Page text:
Thursday, January 05, 2012

No Explanations please


In November while in Israel, in Old Jerusalem we visited St. Anne's Basilica where no explanations can be offered; these signs are posted everywhere in the church. We didn't hear any explanations but a man did run in and start yelling at the top of his voice. I couldn't tell what language he was yelling in or what he wanted. A woman came along and shouted at him to "Shut Up!" and he turned around and left.

St. Anne's is on the site of the Bethesda pool (rain water reservoirs) whose waters were believed to be healing. The story goes that an angel flew over the pools once every 24 hours; whoever happened to be inside the water at that time would be miraculously healed. Christians believe that Jesus met and healed a paralytic there.

According to several Christian histories, the Virgin Mary was born in a cave near here. The Crusaders came roaring into the area in the twelfth century, slaughtering most of the inhabitants in the name of God and "discovered" many specific sites like this one, apparently overlooked by Helena, mother of Constantine who discovered most of the rest of them. The Crusaders included the cave in a huge church named for Anne, Mary's mother and the grandmother of Jesus. If the Crusaders or Helena missed a spot, the Franciscans stepped into the breach and named sufficient locales to satisfy the growing needs of pilgrims who traveled long and hard to get to Jerusalem and found the area a bit deficient in tourist infrastructure.

Nuns - Damascus Gate
St. Anne's now belongs to the French Government and is run by the White Fathers, an order of the Catholic Church named for the color of their robes. We ran into this group of white-robed Africans in the church and they popped up everywhere we went for the rest of the day. Easy to happen in Old Jerusalem where everyone is slogging around from one religious site to another. Many in this group had purchased suitcases at one of the shops and they were pushing them along like battering rams through the crowd. You had to keep alert and stay out of their way.
Tourists with suitcase battering rams

St. Anne's church is beautiful, simple and has fantastic acoustics. The Gregorian Chant plays constantly and the music is wonderful in that environment, even with half an ear. After seeing hundreds of bleeding suffering Christs on a cross, the image of the peaceful Anne and the beautiful austerity of the church was a relief. The story goes that Mary was born to Anne in the normal human way but she was born free of original sin so that she could go on to conceive Jesus, hence the Immaculate Conception.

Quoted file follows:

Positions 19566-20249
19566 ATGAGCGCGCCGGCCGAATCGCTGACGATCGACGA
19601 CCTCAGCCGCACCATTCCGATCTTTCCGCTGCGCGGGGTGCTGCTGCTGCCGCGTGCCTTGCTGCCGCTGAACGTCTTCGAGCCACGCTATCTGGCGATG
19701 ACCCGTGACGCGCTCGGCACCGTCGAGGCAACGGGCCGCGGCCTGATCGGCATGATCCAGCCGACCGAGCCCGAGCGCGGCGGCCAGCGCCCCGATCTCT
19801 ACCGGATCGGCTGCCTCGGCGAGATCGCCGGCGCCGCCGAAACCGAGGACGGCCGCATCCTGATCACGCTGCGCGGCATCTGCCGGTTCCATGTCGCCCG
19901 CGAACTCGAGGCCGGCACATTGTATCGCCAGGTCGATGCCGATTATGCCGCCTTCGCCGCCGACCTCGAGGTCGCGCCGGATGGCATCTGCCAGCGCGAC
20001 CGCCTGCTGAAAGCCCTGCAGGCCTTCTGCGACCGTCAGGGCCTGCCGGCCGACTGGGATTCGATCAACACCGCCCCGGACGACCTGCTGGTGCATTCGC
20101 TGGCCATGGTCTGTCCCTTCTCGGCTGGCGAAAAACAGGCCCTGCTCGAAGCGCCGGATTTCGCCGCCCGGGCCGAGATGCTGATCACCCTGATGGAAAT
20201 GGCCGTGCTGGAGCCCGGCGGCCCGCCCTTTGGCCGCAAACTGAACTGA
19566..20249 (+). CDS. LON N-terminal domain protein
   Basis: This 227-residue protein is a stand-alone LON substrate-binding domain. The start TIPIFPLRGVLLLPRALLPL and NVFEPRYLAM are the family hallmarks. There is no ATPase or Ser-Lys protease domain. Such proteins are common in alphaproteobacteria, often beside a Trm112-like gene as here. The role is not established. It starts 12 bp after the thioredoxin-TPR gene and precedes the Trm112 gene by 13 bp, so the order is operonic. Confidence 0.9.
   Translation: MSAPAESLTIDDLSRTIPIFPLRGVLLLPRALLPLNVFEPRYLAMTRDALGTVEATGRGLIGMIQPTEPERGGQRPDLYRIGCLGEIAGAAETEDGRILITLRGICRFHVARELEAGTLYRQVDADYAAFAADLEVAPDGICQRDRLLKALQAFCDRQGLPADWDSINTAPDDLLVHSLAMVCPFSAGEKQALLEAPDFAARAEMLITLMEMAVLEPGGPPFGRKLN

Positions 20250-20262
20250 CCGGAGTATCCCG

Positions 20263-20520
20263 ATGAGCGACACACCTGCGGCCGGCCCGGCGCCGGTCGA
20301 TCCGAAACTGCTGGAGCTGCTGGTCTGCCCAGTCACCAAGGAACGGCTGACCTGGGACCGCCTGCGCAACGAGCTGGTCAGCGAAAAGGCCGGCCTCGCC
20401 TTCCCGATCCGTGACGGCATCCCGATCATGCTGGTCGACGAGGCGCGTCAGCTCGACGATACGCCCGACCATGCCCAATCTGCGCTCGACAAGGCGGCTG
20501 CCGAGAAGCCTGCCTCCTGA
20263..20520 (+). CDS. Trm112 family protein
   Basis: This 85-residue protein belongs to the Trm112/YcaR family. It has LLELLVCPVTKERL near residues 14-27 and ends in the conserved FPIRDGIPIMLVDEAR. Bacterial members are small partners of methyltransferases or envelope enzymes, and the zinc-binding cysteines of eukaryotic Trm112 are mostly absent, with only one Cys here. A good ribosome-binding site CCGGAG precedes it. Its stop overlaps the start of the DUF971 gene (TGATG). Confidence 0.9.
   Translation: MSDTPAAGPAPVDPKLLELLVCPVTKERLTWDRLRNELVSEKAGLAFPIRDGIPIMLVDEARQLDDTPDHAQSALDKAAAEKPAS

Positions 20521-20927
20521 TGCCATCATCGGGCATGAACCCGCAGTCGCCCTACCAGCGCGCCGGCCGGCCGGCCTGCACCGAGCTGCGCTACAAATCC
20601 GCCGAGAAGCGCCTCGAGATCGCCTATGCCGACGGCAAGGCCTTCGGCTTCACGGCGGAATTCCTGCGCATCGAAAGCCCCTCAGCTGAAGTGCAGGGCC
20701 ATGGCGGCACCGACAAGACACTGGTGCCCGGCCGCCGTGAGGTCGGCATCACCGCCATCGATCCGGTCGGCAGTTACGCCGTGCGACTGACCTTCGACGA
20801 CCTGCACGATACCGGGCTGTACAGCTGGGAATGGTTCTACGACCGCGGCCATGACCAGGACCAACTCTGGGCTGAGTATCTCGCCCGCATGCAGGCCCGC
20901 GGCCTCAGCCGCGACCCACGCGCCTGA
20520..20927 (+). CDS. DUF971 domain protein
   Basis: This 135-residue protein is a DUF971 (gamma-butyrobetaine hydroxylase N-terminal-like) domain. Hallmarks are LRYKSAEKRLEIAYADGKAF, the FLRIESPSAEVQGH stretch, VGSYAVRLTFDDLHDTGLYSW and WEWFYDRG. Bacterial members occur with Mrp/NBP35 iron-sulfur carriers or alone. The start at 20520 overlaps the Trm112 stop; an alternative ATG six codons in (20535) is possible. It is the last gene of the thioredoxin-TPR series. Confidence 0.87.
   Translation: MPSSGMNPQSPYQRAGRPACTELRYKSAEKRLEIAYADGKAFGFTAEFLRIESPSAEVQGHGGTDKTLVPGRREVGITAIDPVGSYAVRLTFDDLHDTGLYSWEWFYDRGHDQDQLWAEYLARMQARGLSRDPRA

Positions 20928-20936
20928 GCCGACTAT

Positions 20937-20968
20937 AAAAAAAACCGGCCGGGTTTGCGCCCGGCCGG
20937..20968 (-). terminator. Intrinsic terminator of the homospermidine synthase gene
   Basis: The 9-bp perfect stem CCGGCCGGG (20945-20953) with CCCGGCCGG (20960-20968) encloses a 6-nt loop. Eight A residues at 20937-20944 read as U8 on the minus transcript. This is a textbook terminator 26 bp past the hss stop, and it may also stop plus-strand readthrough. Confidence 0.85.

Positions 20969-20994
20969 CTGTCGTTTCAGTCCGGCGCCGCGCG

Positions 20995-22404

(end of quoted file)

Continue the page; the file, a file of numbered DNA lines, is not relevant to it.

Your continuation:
Lighting candles and asking St. Anne for favors

Anne is the patron saint of, to list only a few : Detroit, Brittany, Quebec, the Mi'kmaq people of Canada and Santa Ana, California. She is also the patron saint of horseback riders, housewives, grandmothers, cabinet makers, unmarried women, women in labor and miners. She has an eclectic brood under her wing. What do cabinet makers and women in labor share in common?

We walked from the tranquility of St. Annes and the Bethesda pools over to the Damascus gate - a wonderfully chaotic spot, filled with people from all over the world milling around, buying and selling things, discussing the issues, living their lives. 

Damascus Gate
Commerce Damascus Gate

Tiny egg seller


  1. my ex husband at one time had a cabinet making business. He had a huge order that he had to haul all the way to l.a. On the way there all the cabinets fell off his truck onto the freeway. Too bad he didn't know about St. Anne before he set off for L.A. If he had said a prayer to her, he might have been spared all that frustration.

  2. That must have been horrible. What did he do? Don't tell me he was on the Santa Ana freeway.